Understanding Forex Market Sentiment
When used with effective technical and fundamental tools, Forex market sentiment can help improve your trades. But first, you need to understand the meaning of market sentiments.Oreoluwa Fakolujo Forex Trader & Writer
To help you understand what market sentiments are in forex, let’s do a little exercise.
Pull up any forex currency pair chart on another tab of your browser and take a cursory look at it. What do you think about it? Do you think the pair is bullish? Do you think it’s going bearish? Don’t worry. Are you more likely to buy the currency pair or sell it? There’s no right or wrong answer.
What you thought about the pair, whether bullish or bearish, is your sentiment for that currency pair. Your sentiment differs from the one we’re talking about because the market sentiment here is the cumulative sentiments of millions of other traders and investors like you.
Market Sentiment Definition
Market sentiment is the cumulative bias of the forex traders towards any currency pair as represented by their positions on the currency pair. When the currency pair is rising, the market sentiment, or Speculative Sentiment Index (SSI), is bullish. And when the currency pair is dropping, the market sentiment is bearish.
Trading With/Against the Market Sentiments
The importance of market sentiments comes to the forefront when you need it to understand the general bias of the market on a pair. This understanding can improve your trading, mainly when you use it with fundamental and technical analyses tools.
Say, for instance, you pulled up an indicator that shows the market sentiments in the form of “buy” and “sell” ratios. Although this information is not enough to give you precise trading signals, it is more than enough to help you determine what direction you want to trade.
Traders trading with the market sentiment would look to enter trades that correlate with the bias of the dominant bias of the market sentiment.
Contrarian traders, however, go against the dominant market sentiment. This is our preferred trading method here at FXSSI because big money uses the same method. When the market sentiment indicates more buyers than sellers, we look for opportunities to sell. For instance, in the chart above, the sentiment is mostly bullish, but the chart is trending downwards. It means that although most retail traders are bullish, big money are majorly bearish on the pair.
Getting Reliable Market Sentiments Data
Using the market sentiments in your trading is relatively easy to do. The only tricky part is where to get reliable market sentiment data.
It's challenging to obtain reliable market sentiments data because forex is traded over the counter (OTC). In other words, it is decentralized, and no single entity controls it. You can trade forex through establishments called brokers, and there are thousands of those. So, there’s no way to get accurate total market sentiment data from all the brokers.
“But most brokers post the market sentiments of their traders on their websites. Why don’t we just accumulate the data and form one ‘almighty market sentiment data’?” This may be your thought. But this isn’t still going to guarantee accurate market sentiment data because some brokers are dubious. They manipulate the values of the market sentiments on their platforms for their selfish benefit.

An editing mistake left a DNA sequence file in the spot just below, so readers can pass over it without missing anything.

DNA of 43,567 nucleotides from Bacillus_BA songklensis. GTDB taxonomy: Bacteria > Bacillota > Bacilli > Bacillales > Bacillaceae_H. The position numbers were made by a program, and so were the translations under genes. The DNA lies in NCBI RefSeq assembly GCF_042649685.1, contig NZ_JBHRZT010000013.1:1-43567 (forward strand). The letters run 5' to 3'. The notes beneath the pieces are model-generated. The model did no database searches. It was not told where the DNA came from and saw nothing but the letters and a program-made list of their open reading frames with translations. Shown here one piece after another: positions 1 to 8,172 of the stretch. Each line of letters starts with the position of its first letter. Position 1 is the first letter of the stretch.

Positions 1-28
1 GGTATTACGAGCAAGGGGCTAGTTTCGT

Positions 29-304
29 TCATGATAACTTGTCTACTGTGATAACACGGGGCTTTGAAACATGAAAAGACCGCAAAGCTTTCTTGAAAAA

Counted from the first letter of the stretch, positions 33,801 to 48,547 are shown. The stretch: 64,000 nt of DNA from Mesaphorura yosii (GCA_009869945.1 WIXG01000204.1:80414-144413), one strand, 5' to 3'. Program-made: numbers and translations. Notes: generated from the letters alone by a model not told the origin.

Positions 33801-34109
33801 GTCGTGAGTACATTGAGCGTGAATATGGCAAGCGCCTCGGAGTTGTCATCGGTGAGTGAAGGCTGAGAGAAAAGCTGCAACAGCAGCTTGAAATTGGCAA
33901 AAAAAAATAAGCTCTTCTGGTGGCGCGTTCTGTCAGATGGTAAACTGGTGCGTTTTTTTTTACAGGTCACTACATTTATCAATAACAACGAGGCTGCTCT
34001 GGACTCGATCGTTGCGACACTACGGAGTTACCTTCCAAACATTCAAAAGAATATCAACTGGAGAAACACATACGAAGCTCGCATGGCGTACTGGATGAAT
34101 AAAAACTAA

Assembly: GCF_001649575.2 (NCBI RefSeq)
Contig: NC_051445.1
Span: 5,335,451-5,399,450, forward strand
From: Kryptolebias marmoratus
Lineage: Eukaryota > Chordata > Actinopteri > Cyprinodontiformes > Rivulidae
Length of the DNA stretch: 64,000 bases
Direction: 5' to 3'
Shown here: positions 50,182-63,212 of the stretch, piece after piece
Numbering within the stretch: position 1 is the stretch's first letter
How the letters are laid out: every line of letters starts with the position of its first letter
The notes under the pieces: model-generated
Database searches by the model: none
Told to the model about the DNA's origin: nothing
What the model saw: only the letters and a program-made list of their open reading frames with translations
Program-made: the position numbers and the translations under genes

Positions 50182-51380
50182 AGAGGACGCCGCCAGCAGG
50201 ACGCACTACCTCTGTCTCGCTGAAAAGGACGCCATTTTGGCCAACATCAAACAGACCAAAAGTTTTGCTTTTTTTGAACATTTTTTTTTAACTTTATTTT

Fortunately, not all brokers are untrustworthy. Our FXSSI Current Ratio indicator collates the sentiment ratios from 10 brokers we have vetted, tested, and trusted, and it places their ratios on your chart.
Other tools that have reasonably high credibility are some other market sentiment indicators (more on that below) and the COT reports.
Market Sentiment Indicators
Market sentiment indicators show the bias of traders on a currency pair. For instance, in the chart below, the FXSSI Current Ratio indicator shows the percentages of traders who have taken the “buy and “sell” positions on the AUDUSD. According to this chart, 64% of traders are long on the currency pair, according to Oanda (OAN), while the remaining 36% are short.
One of the ways forex traders use market sentiment indicators is by watching for when significantly more traders are taking a particular position to go against that position.
For instance, when most traders across various brokers are going long, you go short instead, expecting price reversals. Be careful when you’re trading this method, however. Do not base any position you take on just one indicator, but multiple indicators or tools.
Apart from the Current Ratio Indicator, you’ll find other impressive market sentiment tools on the FXSSI sentiments products page. The tools there tell you market sentiments from various insightful perspectives. This beginner’s guide can give you an insight into using the sentiment indicators.
Now that you understand the market sentiment, the knowledge gained from spending a little time doing a market sentiments analysis can help you trade forex with more assurance.Oreoluwa Fakolujo Forex Trader & Writer